The villas are designed for “leisure travellers” as well as for “work from destination”. The design brief looks at creating a home away from home with villas cocooned in nature. Each villa is 140 sqm indoor and 130 sqm outdoor area. The villas are equipped with the outlook of a long stay traveller, with a master bedroom, living, dining, pantry, outdoor pool, star gazing platform and an outdoor deck.
Using regional patterns, a stone carved pergola has been designed for shading the outdoor decks of the villas. This helps in shading from the direct sunlight and creates playful patterns of light and shadow on the deck.
The villas are nested within earth, to create a heat sink and keep the villas naturally cooled in the scorching dessert heat during daytime, and keeps the villas warm during the night in the winters. Since each villa is surrounded by earth, the heat gain and heat dissipation happens at a controlled rate. The outdoor terraces and the depth of the villa has been designed to ensure ample light inside the villa, without exposing the surface area of the built to the sun directly.
Outdoor space and Shallow water bodies
The wind direction on the site is from South which is the entrance of the site and travels along the depth of the site up towards north. This wind movement has been channelized by creating two building flanking either side of the entrance that create a wind tunnel effect and compress and accelerates the wind. Further shallow water bodies have been designed along the path of the wind which cools it down. Given the villas are scooped out of an inclined surface, the wind coming in contact with the water bodies is cooled down and travels seamlessly along the sloped site and creates a cool breeze reaching the villas which is further pushed in the villas with the help of a pergola.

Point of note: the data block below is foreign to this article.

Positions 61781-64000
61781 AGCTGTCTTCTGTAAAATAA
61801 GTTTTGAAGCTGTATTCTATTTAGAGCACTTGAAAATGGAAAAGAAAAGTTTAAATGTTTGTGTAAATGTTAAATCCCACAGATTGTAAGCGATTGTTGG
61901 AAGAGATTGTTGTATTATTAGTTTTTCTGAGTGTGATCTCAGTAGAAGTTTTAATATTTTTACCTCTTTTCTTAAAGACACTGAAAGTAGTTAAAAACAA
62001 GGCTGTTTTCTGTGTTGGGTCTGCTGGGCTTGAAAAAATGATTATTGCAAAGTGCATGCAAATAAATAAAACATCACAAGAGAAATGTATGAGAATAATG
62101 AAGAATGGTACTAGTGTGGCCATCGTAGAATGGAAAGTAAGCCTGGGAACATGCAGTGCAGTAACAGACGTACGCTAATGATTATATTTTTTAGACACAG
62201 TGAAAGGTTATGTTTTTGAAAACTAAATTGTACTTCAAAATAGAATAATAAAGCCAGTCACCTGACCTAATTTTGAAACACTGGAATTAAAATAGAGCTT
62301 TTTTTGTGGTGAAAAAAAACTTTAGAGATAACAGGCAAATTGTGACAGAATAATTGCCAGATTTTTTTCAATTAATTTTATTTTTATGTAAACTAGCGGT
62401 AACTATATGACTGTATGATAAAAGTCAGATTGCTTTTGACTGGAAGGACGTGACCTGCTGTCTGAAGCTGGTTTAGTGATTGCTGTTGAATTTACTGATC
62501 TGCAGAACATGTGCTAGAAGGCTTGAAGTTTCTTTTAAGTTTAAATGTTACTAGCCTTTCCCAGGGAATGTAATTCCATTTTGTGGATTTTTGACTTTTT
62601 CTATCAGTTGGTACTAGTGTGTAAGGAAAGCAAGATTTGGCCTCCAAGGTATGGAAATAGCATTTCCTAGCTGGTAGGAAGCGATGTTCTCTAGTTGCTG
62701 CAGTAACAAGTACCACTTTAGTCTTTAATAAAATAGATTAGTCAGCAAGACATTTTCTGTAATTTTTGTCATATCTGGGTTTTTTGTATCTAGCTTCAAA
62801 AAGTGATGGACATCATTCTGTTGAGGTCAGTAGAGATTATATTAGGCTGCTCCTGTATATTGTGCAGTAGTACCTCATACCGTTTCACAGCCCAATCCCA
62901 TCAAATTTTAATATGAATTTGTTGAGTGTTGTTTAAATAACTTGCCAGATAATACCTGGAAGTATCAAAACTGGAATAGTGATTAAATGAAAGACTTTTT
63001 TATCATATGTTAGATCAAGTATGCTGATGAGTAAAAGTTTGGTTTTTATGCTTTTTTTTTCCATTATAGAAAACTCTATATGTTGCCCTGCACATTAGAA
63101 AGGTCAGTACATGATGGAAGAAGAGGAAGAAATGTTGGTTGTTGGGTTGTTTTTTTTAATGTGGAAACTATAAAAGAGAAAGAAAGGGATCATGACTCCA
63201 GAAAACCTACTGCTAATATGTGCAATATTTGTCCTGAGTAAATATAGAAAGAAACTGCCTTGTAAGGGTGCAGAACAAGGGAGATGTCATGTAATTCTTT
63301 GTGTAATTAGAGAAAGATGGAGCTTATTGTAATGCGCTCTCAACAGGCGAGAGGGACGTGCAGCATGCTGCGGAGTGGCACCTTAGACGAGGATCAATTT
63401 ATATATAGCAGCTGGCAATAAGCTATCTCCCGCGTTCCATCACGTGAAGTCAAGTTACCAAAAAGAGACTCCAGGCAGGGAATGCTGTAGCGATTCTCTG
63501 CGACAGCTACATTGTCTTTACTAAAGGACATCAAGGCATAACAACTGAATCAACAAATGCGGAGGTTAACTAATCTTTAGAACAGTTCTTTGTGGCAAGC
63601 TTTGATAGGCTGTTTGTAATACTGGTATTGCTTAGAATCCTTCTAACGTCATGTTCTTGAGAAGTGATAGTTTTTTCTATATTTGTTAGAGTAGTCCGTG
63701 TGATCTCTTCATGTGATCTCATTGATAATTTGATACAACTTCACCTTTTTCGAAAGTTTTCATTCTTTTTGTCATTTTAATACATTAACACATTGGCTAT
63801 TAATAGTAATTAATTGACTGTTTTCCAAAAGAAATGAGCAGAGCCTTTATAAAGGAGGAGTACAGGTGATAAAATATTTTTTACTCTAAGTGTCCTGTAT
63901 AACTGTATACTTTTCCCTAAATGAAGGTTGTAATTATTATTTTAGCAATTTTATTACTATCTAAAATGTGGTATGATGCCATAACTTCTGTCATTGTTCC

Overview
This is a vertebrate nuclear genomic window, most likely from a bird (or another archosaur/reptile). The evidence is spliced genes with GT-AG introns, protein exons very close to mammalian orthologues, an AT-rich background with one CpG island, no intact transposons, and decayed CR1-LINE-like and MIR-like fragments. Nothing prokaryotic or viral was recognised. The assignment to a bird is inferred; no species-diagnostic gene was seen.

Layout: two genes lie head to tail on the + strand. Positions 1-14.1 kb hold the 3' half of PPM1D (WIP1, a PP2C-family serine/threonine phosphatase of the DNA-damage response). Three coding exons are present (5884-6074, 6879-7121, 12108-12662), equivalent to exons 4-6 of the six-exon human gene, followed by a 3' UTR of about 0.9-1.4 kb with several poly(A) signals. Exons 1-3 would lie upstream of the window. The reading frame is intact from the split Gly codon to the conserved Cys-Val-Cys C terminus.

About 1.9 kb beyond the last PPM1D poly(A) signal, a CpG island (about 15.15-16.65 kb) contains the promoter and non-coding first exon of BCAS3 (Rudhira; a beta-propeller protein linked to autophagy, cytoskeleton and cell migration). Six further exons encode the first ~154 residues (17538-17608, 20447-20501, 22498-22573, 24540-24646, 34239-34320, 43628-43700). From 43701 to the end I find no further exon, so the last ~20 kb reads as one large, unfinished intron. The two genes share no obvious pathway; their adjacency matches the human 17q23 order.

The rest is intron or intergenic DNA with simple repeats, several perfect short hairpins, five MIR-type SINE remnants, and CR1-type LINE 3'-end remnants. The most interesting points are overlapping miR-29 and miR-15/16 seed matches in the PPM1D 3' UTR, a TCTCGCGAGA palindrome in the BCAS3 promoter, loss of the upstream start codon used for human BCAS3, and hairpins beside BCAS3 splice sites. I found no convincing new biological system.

Using cfd, the inclination of the pergolas has been optimized, to direct the wind inside the villas. Porosity of the pergola has been calculated to retain the wind pressure.
The central plaza has been designed as a multifunctional space. This can have regional folk dance, puppet shows (regional to Rajasthan), breakout space for high tea, archery, pool deck, as well as event space.
Sustainable design solutions have been integrated in the design in various stages of design and construction. The temperature in this region of Rajasthan can go up to 45-47 degrees. Design strategies have been introduced to reduce the cooling loads in the building and create a sustainable resort.
Natural topography of the site has been used to nest the villas by using earth berming to cool the villas and the outdoor spaces are shaded with pergolas to reduce direct heat from the sun.
The wind blowing on the site from the south has been accelerated by creating a wind tunnel by flanking buildings on either side of the entrance. This accelerated wind passes over shallow water bodies designed in the central plaza, thereby cooling the wind. The cooled wind moves up the inclination of the site and is pushed in the villas using pergolas, optimized by cfd.
Excavated earth from the site is transformed into mud blocks being used as retaining walls of the villas, with rest of the construction materials sourced from within 5 kms of the site.
This project is driven by design moves to create a model of sustainable design in scorching heat of Rajasthan.